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New West sees COVID-19 exposures at Glenbrook Middle School, Richard McBride Elementary

Concern rising over COVID-19 variants connected with seven Surrey and Delta schools, but so far no variant connections have been reported in New Westminster
Glenbrook Middle School new
Glenbrook Middle School has reported multiple COVID-19 exposure dates in February, and Richard McBride Elementary School also just saw another exposure notice.

Back-to-back exposure notices at Glenbrook Middle School and a new exposure at Richard McBride Elementary join a growing list of February COVID-19 cases in New Westminster schools.

Exposure notifications at Glenbrook Middle School for Feb. 11 and 12 follow earlier notifications covering Feb. 8 to 10 and Feb. 1 to 5 – meaning at least one person with COVID-19 was at the middle school every school day for the first two weeks of February.

Richard McBride Elementary School families also received a notice this morning (Feb. 22) of an exposure at the Sapperton school on Feb. 10, 11 and 12.

New Westminster Secondary School families have also received multiple, previously reported, exposure notices in February, covering the dates of Feb. 1, 3, 4, 5 and 8.

An “exposure” means someone who has since been found to have COVID-19 was at the school during their potentially infectious period.

Under the new Fraser Health notification process launched this week, any case that’s directly attached to a specific class or cohort will see “self-monitor” letters issued to other members of that class/cohort.

Fraser Health will also continue to directly contact anyone who is deemed a close contact of the case, with instructions to self-monitor or self-isolate, as required.


The new exposures come against a backdrop of heightened concern over the presence of COVID-19 variants in schools.

Fraser Health (which covers the region from Burnaby to Boston Bar, including New Westminster) announced on Sunday that it’s working closely with the Surrey and Delta school districts and with an independent school in Surrey around exposures involving one of the variant strains of COVID.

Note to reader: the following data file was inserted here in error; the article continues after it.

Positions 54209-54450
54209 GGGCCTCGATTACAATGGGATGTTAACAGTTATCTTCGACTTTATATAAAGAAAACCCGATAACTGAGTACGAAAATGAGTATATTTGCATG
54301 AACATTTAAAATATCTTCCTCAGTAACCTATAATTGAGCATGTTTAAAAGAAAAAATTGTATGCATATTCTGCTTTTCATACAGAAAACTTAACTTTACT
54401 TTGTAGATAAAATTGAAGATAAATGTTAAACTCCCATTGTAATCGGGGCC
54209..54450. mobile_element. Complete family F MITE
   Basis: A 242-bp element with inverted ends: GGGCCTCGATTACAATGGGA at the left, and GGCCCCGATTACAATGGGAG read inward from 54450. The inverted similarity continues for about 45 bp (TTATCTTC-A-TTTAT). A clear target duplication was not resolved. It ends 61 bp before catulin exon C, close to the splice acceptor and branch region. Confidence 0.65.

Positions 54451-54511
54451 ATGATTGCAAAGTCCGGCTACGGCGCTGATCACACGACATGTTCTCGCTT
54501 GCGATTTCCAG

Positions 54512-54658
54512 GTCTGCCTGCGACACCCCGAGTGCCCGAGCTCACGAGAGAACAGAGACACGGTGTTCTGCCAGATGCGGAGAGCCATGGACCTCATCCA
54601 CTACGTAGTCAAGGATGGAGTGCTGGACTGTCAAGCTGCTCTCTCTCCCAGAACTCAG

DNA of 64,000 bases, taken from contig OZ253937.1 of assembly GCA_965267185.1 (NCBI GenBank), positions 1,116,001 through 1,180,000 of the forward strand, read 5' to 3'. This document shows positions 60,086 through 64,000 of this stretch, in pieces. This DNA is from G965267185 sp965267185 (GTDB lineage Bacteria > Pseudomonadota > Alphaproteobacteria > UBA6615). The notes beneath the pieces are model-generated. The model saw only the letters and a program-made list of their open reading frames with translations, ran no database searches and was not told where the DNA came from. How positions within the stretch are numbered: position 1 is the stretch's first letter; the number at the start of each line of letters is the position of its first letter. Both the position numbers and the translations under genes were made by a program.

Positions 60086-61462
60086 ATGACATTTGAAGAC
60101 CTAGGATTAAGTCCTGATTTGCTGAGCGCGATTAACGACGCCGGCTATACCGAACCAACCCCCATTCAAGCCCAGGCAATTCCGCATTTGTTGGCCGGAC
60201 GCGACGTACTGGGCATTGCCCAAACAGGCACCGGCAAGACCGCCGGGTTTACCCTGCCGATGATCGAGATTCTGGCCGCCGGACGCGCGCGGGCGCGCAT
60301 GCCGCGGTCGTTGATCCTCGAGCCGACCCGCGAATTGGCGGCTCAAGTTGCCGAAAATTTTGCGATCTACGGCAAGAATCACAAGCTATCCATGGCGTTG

“Only those staff and students who have been identified as close contacts need to be tested and have been contacted,” said a press release from Fraser Health.

“The schools will remain open. Fraser Health is investigating all cases, and, to date, most appear to be linked to community transmissions.

“As this is a variant that is new to our communities and more easily transmissible, Fraser Health is working to identify any further connected variant cases to ensure immediate isolation and case management to prevent further transmission.”

The latest crop of variant cases includes Woodward Hill Elementary School, A.H.P. Matthew Elementary School, Tamanawis Secondary School, James Ardiel Elementary School and Surrey Traditional Elementary School in the Surrey school district, the independent Gobind Sarvar School in Surrey, and Hellings Elementary School in the Delta school district.

They follow an earlier exposure involving a variant of concern at Garibaldi Secondary School in Maple Ridge three weeks ago.

So far, no known variants of concern have been linked to New Westminster school cases.


At a provincial briefing on Friday, Feb. 19, deputy provincial health officer Dr. Réka Gustafson reiterated a point frequently made by provincial health officer Dr. Bonnie Henry: that increased exposure numbers in schools are tied to rising case numbers in the community.

“When there are higher cases in the community, that’s when you’re going to get higher rates of notification in schools,” Gustafson said.

Gustafson said more than 90% of exposure notifications in schools do not lead to a secondary case in any other contacts.

She also said the province had no plans to change its public health orders or guidelines in the face of the spread of the variant strains. She said the strategies currently in place continue to be effective against the variants but with “less room for error.”

“What we know is that a higher proportion of contacts tend to actually develop COVID-19, … which means that it’s really not a question of doing something different; it’s just make sure that we absolutely have to do our very best to follow the measures and also to really do excellent case and contact management,” she said.

Gustafson stressed that anyone identified as a contact of someone with COVID-19 who is asked to self-isolate must strictly adhere to public health direction.

“If you’ve been asked to self-isolate, that is a really, really serious and important recommendation because the probability that you will actually develop COVID-19 is higher with the new variant than it was previously,” she said.


The B.C. Teachers’ Federation wants the province to take stronger action now that so many variant cases have shown up in schools.

The union says school districts need the authority to go above and beyond existing school safety guidelines when necessary.

“When there is a high rate of COVID-19 within a community, a school district should be able to make regional or site-based enhancements to the safety protocols,” the teachers’ union said in a statement. “Those enhancements include mandating masks everywhere in specific schools, including at elementary schools, and making changes to schedules or online learning access to reduce density and increase physical distancing.”

The union also asked for more widespread rapid testing when a COVID-19 variant case appears in schools.

“This is not the time to be conservative with testing. Everyone connected to a class with a COVID-19 variant exposure should receive a rapid test. This could help find more cases and reduce the stress and anxiety that is rapidly rising,” the statement said.

Follow Julie MacLellan on Twitter @juliemaclellan.
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